I’ve felt that much of the commentary surrounding Edward Snowden and the National Security Agency has failed to capture just how radically these revelations may alter our society. A couple of weeks ago, I vaguely assumed that the average citizen had at least a modicum of privacy, but I can no longer justify that belief. The NSA’s programs represent, at least in potentiality, a panopticon state—where one has a well-founded belief that every single communication of any kind has a nontrivial chance of being monitored. It’s the kind of country that for most of modern history has existed only as a kind of academic bogeyman for the purposes of theoretical demonstration.

For the purposes of argument, let me start by making a few assumptions that, given the classified nature of the operations disclosed last week, are impossible to confirm:

1. Policy. The agency’s activities help to prevent terrorist attacks.

2. Legality. Surveillance is in fact being conducted in accordance with existing law; the administration’s interpretation of that law is not a perversion of it and analysts’ practices do indeed conform to that interpretation; abuses and negligence that compromise privacy unnecessarily are rare.

3. Constitutionality. Existing law is constitutional. See assumption (2) above.

4. Posterity. Assumptions (1)-(3) above will remain true into the future indefinitely. (Matthew Steinglass makes two very good points about why innocent people should worry about surveillance: despite their innocence law enforcement could blackmail them, or they might be wrongly assumed to be guilty based on their behavior. Let’s set even those concerns aside, as well as the concern that the state might regress to the era of the civil rights movement, in which political actors used the surveillance apparatus for baldly corrupt purposes.)

Even if all of these are true, the agency’s activities are still problematic. Whatever limitations do exist on surveillance, they can never give anyone confidence that her communications are private because they are necessarily secret, and if people feel that a third party might always be listening to their conversations, they will begin to change their behavior.

That was really what Jeremy Bentham was arguing when he laid out his scheme for a new kind of prison he called the Panopticon, which Snowden cited in his correspondence with reporter Barton Gellman. Bentham designed the prison so that every inmate could see a central guard tower, but none of them could see into the tower to know whether he was being watched in turn. (Several of these were actually built. SCOTUSblog’s Ronald Collins offered a good shood short summary and recommendations for further reading earlier this month in a post on, disturbingly, an unrelated Supreme Court decision.) Bentham’s prediction was that even if there were no guards in the tower, and perhaps even if none of the inmates were ever punished, the inmates would adopt salutary habits and gradually reform into law-abiding and God-fearing citizens simply because they would be unable to forget the possibility that at any moment, someone might be watching them.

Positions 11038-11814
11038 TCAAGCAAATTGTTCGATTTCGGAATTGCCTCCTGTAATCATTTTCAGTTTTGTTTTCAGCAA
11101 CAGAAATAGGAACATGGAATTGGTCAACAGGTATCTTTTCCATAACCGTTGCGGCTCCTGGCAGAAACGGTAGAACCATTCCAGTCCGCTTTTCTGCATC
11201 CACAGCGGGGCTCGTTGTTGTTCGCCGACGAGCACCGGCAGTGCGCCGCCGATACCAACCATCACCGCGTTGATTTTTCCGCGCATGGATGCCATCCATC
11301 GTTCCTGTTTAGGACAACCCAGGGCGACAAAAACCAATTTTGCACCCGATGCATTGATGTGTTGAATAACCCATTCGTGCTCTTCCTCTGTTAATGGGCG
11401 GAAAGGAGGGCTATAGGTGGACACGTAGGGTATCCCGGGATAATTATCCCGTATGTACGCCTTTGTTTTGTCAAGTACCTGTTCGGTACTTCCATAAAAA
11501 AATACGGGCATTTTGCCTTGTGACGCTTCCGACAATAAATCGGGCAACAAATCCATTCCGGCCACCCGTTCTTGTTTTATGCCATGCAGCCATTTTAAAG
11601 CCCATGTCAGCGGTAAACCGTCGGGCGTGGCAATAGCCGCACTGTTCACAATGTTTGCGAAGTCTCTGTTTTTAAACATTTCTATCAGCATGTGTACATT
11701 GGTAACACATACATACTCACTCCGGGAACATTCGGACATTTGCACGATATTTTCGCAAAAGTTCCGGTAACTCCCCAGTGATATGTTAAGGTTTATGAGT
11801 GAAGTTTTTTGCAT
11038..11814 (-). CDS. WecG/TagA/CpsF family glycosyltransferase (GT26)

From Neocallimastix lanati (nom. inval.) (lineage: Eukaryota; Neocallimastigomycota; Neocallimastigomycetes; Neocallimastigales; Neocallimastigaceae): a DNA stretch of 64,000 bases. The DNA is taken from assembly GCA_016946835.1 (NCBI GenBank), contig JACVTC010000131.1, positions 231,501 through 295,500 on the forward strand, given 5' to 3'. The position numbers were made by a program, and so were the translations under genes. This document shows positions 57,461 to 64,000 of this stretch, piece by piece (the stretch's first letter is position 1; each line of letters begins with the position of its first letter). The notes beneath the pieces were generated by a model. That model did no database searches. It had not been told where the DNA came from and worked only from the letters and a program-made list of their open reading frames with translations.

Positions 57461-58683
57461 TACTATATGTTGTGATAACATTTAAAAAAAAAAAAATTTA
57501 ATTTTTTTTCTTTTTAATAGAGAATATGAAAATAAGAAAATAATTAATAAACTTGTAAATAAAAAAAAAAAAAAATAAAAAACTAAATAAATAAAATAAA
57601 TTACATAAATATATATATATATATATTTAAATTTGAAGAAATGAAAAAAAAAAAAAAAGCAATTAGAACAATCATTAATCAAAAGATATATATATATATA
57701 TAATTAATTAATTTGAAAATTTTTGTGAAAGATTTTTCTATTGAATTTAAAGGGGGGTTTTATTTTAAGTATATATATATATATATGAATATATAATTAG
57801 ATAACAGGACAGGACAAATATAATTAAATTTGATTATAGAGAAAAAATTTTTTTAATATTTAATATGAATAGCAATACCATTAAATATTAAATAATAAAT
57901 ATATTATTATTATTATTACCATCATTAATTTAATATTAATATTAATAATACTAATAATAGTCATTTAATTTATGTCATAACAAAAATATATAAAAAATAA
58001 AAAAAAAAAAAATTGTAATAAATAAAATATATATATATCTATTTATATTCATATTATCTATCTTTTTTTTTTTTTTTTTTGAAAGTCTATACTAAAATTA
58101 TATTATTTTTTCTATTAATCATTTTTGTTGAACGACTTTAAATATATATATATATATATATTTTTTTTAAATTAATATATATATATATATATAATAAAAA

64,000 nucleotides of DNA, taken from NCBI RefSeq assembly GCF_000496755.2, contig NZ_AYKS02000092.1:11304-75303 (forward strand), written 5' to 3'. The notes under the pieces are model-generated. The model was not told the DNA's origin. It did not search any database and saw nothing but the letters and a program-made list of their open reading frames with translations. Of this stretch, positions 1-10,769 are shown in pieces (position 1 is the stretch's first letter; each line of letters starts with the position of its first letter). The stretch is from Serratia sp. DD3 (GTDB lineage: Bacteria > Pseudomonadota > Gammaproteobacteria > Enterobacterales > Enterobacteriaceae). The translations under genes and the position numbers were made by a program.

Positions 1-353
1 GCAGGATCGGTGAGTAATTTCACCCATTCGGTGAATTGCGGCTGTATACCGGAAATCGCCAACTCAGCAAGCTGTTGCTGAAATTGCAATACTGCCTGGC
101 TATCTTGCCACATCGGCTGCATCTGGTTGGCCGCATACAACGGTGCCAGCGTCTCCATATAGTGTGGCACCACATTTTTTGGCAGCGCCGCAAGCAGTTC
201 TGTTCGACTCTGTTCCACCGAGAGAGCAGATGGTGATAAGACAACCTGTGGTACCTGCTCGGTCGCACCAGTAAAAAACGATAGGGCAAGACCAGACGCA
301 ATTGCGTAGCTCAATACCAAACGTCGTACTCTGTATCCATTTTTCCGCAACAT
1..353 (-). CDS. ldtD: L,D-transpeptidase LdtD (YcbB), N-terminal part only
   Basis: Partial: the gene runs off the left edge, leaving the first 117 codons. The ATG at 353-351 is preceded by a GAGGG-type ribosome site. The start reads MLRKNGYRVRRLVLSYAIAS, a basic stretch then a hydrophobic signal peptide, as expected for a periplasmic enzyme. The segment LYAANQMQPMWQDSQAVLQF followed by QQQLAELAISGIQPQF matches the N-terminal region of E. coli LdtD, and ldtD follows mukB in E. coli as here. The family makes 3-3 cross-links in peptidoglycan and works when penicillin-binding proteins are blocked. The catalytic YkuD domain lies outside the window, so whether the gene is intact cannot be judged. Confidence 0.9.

If the National Security Agency has sought and obtained warrants from the Foreign Intelligence Surveillance Court that apply universally to anything stored on a company’s servers, then it is legally and technologically possible that any citizen’s communications could be viewed by an agent of the government at any time. It doesn’t matter whether they are viewed or not, or whether there are ever any material consequences because of that surveillance. The surveillance could be limited and legal, but the surveillance itself isn’t really the problem. The problem is the secrecy, which renders the surveillance virtually omnipresent.

What matters, Bentham believed, is not that the guards be able to see the inmates, but that the inmates be able to see the tower. That’s why Snowden’s actions are so consequential. He pointed out the tower. Will we become different, now that we’ve seen it? Was Bentham right about human behavior? We don’t know, but we’re about to find out. (You almost wish Snowden had kept quiet, so we could have gone on with our lives as before.)

Talking about Bentham as a high school student, I can remember telling classmates I wouldn’t change my own behavior even if I thought I was being watched, but in retrospect that was probably a fib. It is true that we make public and share with corporations much more about who we are than Bentham ever could have imagined, and we are still all unregenerate sinners. Still, I think there is an important difference between voluntarily sharing information through social media or allowing a search engine to create a profile of you algorithmically and having the words you write read by someone at Booz Allen. My prediction is that our newfound knowledge will have an effect. Slowly, subtly, we will become more proper, more paranoid, less honest, and more concerned about projecting the image of who’d like ourselves to be, even in private communications. We are all worried about how total strangers think of us, and that will include the strangers at Fort Meade.

Perhaps this is just paranoia, but I don’t think we’ve talked enough about what this new situation means for us. Not only is our government changing in ways we don’t entirely understand. Our government might also be changing us.

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Max Ehrenfreund is a former Monthly intern and a reporter at The Washington Post. Find him on Twitter: @MaxEhrenfreund